Rob McElhenney Talks COVID-19 Outbreaks on ‘Mythic Quest’ Set: "We Were Trying Our Best"

Comedy Showrunners - Rob McElhenney - Publicity -EMBED 2020
Apple

McElhenney on the set of Mythic Quest

"Unfortunately certain things are just uncontrollable," says the creator of the Apple comedy series.

When Rob McElhenney made the decision to move forward with filming the second season of his Apple comedy series Mythic Quest, he knew it'd be risky — but he hoped the set could steer clear of COVID-19. He was wrong.

The TV show, the second season of which debuts May 7, encountered multiple positives tests during filming, including one potential on-set outbreak that raised questions about the safety of the production. On Friday, McElhenney, who created and stars in the series, addressed the situation publicly for the first time.

"We knew that nothing was 100 percent safe and if we were going to make the decision to go back to work, we could do the best we could do but unfortunately certain things are just uncontrollable, especially if you're finding that you can't police everybody all the time," he said while promoting the show at the virtual Television Critics' Association press tour.

McElhenney detailed the lengths the production went to keep cast and crew safe. Following studio and guild recommendations, they divided everyone on set into "zones" to reduce potential spread of the virus, mandated ample personal protective equipment (masks, gloves, face shields) and tested frequently. "There were points at which I was tested five, six times a week," says McElhenney, who notes that any intimate scenes or scenes involving crowds also utilized rapid testing as an extra precaution.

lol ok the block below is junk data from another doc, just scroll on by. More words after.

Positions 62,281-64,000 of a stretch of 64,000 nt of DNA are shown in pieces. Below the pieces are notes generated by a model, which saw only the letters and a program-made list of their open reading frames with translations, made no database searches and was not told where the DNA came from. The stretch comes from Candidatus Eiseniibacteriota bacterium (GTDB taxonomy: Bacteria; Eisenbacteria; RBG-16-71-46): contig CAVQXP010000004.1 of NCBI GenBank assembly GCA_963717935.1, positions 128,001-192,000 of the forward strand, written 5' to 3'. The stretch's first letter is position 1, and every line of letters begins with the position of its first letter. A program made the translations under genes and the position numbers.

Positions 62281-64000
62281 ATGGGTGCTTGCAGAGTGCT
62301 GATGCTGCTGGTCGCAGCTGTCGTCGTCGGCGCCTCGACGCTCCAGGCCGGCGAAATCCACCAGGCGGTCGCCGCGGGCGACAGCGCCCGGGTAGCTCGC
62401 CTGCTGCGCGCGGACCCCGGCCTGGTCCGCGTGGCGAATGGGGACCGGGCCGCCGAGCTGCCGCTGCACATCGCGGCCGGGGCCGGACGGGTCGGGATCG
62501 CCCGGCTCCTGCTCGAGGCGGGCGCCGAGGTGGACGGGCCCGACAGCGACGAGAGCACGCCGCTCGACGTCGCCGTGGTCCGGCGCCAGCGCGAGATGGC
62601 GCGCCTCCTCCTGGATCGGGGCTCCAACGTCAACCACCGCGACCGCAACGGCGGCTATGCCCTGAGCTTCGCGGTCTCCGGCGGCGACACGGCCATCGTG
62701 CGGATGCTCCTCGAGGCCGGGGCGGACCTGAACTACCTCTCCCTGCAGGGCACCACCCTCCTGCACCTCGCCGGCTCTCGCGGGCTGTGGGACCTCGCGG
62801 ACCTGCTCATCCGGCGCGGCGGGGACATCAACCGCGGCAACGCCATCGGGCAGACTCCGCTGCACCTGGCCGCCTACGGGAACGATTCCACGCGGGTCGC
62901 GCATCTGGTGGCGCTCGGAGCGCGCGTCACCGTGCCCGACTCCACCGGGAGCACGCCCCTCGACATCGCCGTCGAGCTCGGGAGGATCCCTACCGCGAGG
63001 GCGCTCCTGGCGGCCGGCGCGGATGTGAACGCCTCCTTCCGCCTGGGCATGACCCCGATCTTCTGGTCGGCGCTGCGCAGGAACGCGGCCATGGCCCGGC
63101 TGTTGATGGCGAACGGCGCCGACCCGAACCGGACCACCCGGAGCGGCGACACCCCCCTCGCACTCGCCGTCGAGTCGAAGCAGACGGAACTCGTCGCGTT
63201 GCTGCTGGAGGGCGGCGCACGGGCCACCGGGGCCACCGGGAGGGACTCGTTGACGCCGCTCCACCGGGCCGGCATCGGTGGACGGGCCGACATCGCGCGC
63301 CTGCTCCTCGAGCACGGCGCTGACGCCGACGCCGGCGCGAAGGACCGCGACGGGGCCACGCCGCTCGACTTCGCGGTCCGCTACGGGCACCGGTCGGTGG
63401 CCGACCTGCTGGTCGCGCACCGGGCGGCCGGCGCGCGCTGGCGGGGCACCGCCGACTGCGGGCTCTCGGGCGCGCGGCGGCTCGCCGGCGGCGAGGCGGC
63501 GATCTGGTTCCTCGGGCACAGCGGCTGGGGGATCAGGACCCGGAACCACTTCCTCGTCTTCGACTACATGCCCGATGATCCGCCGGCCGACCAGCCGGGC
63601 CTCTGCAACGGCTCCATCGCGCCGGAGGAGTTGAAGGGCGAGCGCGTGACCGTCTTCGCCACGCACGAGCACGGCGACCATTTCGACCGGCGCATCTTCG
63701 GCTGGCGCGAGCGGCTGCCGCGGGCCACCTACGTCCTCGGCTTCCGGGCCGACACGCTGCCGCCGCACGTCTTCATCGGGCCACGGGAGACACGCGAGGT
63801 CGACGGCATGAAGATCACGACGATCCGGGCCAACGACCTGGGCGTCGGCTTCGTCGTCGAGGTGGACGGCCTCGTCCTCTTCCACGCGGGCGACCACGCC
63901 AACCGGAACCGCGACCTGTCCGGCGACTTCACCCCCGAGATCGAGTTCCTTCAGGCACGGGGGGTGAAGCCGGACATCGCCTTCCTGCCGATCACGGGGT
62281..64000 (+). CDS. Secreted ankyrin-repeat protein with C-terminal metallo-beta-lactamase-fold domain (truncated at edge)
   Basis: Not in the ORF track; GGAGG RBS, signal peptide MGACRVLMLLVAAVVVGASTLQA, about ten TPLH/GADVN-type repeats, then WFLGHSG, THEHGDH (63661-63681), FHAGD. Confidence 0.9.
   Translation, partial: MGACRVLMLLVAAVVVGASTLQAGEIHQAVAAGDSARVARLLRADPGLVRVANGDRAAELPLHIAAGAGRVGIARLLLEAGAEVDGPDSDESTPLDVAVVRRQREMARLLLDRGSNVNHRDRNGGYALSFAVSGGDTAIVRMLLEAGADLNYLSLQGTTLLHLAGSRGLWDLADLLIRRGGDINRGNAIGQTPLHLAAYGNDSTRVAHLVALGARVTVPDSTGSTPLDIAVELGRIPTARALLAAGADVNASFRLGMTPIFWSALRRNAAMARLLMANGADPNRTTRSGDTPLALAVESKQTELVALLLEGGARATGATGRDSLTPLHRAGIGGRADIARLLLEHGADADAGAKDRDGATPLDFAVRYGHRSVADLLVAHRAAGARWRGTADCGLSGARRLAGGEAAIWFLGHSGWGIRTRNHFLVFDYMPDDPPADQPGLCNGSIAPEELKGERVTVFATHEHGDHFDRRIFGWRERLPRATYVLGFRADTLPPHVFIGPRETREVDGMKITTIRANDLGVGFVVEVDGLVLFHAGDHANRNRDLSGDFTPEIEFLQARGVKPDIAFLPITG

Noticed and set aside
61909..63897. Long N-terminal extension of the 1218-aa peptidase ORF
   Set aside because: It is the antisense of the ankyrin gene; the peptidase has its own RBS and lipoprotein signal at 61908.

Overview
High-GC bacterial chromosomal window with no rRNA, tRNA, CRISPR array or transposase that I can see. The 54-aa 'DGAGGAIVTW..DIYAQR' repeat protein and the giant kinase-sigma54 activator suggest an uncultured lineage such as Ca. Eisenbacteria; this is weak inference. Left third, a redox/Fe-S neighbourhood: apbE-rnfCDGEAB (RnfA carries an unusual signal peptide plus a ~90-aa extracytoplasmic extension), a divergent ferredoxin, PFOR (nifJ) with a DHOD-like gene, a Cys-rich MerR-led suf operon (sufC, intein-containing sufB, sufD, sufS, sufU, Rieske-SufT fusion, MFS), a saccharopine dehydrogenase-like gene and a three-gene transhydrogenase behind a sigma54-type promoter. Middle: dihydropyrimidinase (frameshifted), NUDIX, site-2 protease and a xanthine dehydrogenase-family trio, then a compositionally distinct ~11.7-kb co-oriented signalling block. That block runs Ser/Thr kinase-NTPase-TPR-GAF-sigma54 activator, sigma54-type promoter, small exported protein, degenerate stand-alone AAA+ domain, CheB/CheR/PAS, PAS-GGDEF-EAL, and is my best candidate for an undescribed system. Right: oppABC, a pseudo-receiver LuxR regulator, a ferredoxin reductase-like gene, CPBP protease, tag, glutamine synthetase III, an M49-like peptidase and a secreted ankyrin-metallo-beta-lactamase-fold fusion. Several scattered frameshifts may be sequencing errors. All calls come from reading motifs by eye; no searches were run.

Still, it evidently wasn't enough to fully protect against the virus. "It's 200 people working together in these soundstages and it's really, really difficult," acknowledged McElhenney, who seemed to suggest that not every on set stuck to protocols as stringently as they should have. "To be fair to even those people who weren't necessarily following all of the guidelines all the way through, as we all know, it becomes difficult. It becomes difficult because we are social animals and because we have a way that we're used to working and people fall back into those ways, regardless of how many times they are reminded — or we're all reminded — that we need to keep our face shields down and please stay six feet apart from each other."

McElhenney noted that there were "one, possibly two" incidents that may have represented on-set transfer of the virus. "It was not in Zone A. It was actually in Zone B or Zone C during the construction of one of the sets while we were out," he explained, noting that producers weren't able to contract trace the event but "did everything we could based on the information we had." Filming was immediately halted and didn't start back up again for a couple of weeks. The good news, he added, was that everyone who tested positive made a full recovery and was able to return to work in time.

"A lot of this was really unfortunate," said McElhenney, "but we were just doing our best."